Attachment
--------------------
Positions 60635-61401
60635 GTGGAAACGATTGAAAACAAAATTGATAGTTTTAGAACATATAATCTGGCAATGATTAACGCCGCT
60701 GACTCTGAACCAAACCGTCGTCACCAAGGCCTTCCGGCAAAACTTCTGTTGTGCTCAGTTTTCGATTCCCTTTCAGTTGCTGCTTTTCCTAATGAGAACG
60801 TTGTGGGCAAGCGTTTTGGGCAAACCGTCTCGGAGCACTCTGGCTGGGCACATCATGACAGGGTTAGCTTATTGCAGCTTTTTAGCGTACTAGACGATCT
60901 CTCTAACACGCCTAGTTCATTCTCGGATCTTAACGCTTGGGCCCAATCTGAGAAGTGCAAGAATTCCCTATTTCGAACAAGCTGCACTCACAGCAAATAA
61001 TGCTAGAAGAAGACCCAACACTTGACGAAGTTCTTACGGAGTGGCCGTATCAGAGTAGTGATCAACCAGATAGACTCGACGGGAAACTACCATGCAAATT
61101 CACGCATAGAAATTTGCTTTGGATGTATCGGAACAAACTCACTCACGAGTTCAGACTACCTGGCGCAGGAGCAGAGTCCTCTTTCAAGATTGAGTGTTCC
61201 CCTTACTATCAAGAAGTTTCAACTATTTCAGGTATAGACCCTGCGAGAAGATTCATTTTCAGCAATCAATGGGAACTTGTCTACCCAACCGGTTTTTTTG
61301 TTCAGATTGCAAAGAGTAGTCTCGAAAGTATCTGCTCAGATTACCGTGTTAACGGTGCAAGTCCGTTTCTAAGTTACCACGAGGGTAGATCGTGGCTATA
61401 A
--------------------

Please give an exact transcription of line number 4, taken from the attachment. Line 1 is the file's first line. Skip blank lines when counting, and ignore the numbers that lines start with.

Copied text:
60801 TTGTGGGCAAGCGTTTTGGGCAAACCGTCTCGGAGCACTCTGGCTGGGCACATCATGACAGGGTTAGCTTATTGCAGCTTTTTAGCGTACTAGACGATCT